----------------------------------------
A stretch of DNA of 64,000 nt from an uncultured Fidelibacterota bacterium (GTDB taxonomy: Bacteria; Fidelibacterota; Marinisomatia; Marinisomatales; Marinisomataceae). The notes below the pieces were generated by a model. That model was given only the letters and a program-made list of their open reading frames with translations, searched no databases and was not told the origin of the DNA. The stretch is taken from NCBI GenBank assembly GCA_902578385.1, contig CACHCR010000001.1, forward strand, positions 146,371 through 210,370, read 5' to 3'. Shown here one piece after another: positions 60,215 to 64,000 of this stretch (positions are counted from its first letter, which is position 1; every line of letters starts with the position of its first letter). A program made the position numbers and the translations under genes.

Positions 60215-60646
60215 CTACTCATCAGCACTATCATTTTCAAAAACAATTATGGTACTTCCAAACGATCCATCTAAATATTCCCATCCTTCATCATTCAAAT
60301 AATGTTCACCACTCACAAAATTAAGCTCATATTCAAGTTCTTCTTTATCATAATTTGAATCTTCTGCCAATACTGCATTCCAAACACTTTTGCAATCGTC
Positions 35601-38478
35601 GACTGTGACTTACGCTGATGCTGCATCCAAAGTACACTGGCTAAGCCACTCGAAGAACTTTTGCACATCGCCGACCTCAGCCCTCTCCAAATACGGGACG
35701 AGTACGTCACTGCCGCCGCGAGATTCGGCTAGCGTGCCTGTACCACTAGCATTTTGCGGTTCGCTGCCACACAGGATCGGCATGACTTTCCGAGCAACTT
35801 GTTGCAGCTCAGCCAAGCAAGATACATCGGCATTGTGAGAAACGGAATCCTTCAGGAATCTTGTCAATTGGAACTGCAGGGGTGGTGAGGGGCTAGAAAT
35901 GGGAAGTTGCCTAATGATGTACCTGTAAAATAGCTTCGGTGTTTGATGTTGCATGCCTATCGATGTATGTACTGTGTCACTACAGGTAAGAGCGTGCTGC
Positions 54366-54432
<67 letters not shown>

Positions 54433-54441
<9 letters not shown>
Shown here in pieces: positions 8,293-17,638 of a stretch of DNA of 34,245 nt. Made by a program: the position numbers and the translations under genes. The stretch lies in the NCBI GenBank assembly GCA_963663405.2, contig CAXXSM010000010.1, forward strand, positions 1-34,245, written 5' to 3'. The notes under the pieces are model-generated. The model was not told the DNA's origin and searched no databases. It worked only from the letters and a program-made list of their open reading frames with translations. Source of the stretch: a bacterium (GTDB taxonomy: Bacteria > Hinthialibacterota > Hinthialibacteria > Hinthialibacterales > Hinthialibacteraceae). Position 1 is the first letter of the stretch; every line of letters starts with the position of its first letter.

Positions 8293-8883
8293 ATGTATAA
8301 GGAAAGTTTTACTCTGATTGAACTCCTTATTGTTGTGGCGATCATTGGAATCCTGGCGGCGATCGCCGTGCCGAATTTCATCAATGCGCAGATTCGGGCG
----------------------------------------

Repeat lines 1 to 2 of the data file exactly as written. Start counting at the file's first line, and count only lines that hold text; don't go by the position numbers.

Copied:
A stretch of DNA of 64,000 nt from an uncultured Fidelibacterota bacterium (GTDB taxonomy: Bacteria; Fidelibacterota; Marinisomatia; Marinisomatales; Marinisomataceae). The notes below the pieces were generated by a model. That model was given only the letters and a program-made list of their open reading frames with translations, searched no databases and was not told the origin of the DNA. The stretch is taken from NCBI GenBank assembly GCA_902578385.1, contig CACHCR010000001.1, forward strand, positions 146,371 through 210,370, read 5' to 3'. Shown here one piece after another: positions 60,215 to 64,000 of this stretch (positions are counted from its first letter, which is position 1; every line of letters starts with the position of its first letter). A program made the position numbers and the translations under genes.

Positions 60215-60646